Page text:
Cybersecurity market is rapidly growing every day. More and more new specialists join the industry with more and more malware is being launched than ever before. According to Kaspersky Security, there are approximately 360K malware samples every day with 43% of cyber attacks target small business. Despite the enormous efforts that have gone into making sure WordPress is secure, there are still some aspects that are vulnerable to attacks. Let’s explore them.
Attack #1: Cross-site scripting (XSS)
- Reflected XSS: includes unvalidated and unescaped user input as part of HTML output. Usually, people need to interact with malicious code in the link (for example, click on the ad)
- Stored XSS: the app needs to store user input that is viewed at a later time by another user
- DOM XSS: frameworks, app or API have already included attacker-controllable data.
How to defend?
To prevent this type of attacks, you need to simply escape your outputs correctly. The esc_url() function is a native WordPress function that replaces certain characters and defends your site from the XSS attacks.
<img src="<?php echo esc_url( $great_user_picture_url ); ?>" />
Another way is to use wp_kses(), which filters the content and keeps only allowable HTML elements.
$allowed_html = array(
‘a’ => array(
‘href’ => array(),
‘title’ => array()
‘br’ => array(),
‘em’ => array(),
‘strong’ => array(),
echo wp_kses( $custom_content, $allowed_html );
Attack #2: Brute Force
We are sure that you have already encountered situations where you do not remember the password or username and try to crack it. Brute force attack is about this. It involves multiple try and error approach using hundreds of combinations. By default, WordPress allows an unlimited number fail attempts, therefore the attacker can try thousands of combination per second. The utilize powerful algorithms and ready-to-use dictionaries.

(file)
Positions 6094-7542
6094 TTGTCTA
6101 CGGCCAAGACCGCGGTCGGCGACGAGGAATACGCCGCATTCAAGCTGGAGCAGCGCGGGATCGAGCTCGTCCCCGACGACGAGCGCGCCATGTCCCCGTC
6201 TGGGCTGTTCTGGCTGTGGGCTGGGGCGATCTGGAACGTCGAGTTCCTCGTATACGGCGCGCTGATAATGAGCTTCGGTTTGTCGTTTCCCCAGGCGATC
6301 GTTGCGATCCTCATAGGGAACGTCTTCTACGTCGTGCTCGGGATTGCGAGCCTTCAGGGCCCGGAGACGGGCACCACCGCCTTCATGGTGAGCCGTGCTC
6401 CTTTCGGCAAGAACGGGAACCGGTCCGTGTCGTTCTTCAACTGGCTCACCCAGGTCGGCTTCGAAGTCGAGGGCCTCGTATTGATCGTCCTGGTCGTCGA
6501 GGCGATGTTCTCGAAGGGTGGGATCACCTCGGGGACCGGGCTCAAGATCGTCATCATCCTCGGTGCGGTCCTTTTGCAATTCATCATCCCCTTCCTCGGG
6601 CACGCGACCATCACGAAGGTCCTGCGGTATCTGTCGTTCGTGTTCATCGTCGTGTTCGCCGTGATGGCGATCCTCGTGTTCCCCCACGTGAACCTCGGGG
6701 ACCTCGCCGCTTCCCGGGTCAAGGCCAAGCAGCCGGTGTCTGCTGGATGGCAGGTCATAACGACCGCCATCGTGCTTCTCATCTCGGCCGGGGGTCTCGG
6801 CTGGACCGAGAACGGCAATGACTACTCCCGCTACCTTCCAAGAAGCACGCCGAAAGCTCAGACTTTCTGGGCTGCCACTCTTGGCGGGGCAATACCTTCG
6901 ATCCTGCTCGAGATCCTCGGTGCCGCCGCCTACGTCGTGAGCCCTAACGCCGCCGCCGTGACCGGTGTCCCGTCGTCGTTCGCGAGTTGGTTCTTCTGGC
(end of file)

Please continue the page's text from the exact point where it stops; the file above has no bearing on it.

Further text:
How to defend?
First up, do not use a standard username and password. The vast majority of hackers assume people are using the username ‘admin’. It is because in early WordPress versions ‘admin’ was by default. In order to create a solid password, use different online password generators:
Attack #3: SQL Injection
It is one of the most popular types of attack. A lot of major companies and organizations have already struggled from this. As an example, NASA (2009) or Barracuda (2011). SQL Injections is something similar to XSS, because it needs a vulnerable entry point, but it directly affects your database. WordPress as any other platform relies on the database layer, where users store their information. For example, if you are running an e-commerce store, your database will contain the information about orders, customers, and site configuring data.
How to defend?
To complete an SQL Injection attack, hackers use a request parameter through an input field or an URL. There they run a customized database command. There are different ways to protect your database.
Firstly, make sure that you have changed its prefix from “wp_” on another one. There is a great article, that is explained how to do this.
Then, explore the WordPress API functions. Some of them were created especially to help protect inputted data from SQL injections. As an example, add_post_meta(). It adds a metadata field to a post, meaning you can use an INSERT INTO command in a secure way, cause you don’t have to add database calls manually to your code.
Also, do not forget to backup your site. It is not related to SQL Injection but will help to recover your site in case of hacking and stealing the information. With the Supsystic Backup plugin, users can backup their WordPress website to any location:
- Amazon S3
- Google Drive back-up
You should always update the WordPress site and use only reliable plugins
So, now you are familiar with the most popular types of attacks occurred on the WordPress. Of course, even if you ensure yourself with the tools preventing these attacks, it is not 100% guarantees that you are not vulnerable. The last advice is to always update the WordPress site and use only reliable plugins.